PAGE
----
look a bit clumpy. Rather than removing the existing grass, over-seeding is a way of thickening
up your lawn without causing damage to the existing turf.
Soil test results can tell you a lot about what your soil may need to grow a healthy lawn.
If test recommendations call for some fertilizer or other amendments, this is a good time to apply
them. Till amendments three to four inches deep if you are able. The idea is to put nutrients and
organic matter down into the soil so it is available to the root system for many years. This
encourages a healthy lawn that will stand up to drought and disease. Even if you do not plan to

Sometimes the lawn has suffered moderate damage from insect or disease pests. In this situation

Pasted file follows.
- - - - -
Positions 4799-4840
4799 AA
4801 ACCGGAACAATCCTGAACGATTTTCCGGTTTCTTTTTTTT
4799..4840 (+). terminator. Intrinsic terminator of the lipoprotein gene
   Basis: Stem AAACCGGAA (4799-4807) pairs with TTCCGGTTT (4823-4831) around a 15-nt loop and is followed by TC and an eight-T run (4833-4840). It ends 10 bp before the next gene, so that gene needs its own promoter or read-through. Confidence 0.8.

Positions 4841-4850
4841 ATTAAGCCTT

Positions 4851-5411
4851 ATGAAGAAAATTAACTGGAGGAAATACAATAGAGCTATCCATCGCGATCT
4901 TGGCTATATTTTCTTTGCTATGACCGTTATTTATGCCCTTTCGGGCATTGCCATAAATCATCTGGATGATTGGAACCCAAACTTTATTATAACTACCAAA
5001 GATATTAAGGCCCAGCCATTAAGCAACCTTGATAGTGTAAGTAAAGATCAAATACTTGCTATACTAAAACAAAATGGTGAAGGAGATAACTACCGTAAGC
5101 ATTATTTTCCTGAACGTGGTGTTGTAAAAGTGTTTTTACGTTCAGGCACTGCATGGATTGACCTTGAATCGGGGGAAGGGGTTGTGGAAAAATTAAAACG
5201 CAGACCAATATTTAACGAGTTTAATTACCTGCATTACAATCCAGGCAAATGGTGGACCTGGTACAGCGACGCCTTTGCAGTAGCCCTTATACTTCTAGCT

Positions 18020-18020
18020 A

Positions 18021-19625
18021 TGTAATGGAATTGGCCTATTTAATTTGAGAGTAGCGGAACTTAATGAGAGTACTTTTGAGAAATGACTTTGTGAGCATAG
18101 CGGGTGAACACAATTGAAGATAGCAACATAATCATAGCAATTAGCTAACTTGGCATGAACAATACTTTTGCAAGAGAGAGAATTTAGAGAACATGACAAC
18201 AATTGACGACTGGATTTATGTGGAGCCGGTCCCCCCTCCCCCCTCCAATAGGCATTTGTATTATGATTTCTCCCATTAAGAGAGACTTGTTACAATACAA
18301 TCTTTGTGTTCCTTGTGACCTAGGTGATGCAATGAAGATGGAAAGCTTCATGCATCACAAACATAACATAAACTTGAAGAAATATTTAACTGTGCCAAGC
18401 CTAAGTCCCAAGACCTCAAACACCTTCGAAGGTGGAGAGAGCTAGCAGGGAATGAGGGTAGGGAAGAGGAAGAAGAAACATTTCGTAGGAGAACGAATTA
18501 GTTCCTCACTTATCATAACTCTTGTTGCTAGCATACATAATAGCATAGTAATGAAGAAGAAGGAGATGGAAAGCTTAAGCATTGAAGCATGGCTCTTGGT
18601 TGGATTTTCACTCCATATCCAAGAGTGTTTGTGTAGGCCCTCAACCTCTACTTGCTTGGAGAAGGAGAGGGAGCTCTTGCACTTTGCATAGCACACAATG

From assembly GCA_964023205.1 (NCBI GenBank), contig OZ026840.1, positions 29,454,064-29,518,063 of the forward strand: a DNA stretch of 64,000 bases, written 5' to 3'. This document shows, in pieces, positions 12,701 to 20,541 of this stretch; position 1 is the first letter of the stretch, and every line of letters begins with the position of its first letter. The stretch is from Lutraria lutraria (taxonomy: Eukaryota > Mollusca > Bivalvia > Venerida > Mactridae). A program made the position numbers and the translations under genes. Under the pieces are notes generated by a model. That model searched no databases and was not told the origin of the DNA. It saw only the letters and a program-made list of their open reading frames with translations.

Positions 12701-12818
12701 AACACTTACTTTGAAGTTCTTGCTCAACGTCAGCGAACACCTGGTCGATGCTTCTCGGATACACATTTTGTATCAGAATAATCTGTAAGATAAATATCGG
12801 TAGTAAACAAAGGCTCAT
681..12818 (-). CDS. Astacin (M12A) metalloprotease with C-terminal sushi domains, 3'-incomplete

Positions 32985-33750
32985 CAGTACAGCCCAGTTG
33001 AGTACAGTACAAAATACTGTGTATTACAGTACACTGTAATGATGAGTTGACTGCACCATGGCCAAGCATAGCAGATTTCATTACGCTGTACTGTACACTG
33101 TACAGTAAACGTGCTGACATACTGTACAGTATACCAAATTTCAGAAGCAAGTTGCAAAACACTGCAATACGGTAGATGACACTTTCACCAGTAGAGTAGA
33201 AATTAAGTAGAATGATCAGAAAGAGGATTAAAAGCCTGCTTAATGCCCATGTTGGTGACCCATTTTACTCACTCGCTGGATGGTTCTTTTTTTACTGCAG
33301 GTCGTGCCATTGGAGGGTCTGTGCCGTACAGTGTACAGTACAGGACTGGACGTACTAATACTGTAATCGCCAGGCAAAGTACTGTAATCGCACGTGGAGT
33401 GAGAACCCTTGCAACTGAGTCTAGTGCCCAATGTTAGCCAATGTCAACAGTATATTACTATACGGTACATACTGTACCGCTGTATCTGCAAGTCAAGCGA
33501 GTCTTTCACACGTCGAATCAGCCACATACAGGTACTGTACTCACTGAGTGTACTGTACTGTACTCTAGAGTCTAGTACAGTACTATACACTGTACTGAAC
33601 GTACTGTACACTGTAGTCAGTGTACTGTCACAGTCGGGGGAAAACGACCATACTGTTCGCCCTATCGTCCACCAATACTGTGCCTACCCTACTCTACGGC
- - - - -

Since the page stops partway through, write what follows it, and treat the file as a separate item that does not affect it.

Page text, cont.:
where the lawn has thinned out, but at least 50% of the area remains in desirable grass, over-seeding is a
good option. Soil preparation for over-seeding begins by mowing the existing turf a little shorter
than normal (about 1 ½ inches). With over-seeding, rather than disturb the entire area like we do when
we till the ground, we use a rake or power tool that opens up the soil (in the bare areas) just enough to
allow seed to be planted through the existing grass. The object is to loosen the ground enough to allow
new seed to come in contact with the soil. If the area is small, a stiff hand rake will do the job. Larger
areas will require the use of equipment such as a core aerator. Once the soil is loosened, the seed may
be applied. If the area is small, hand application of the seed is fine. If the area is large, a mechanical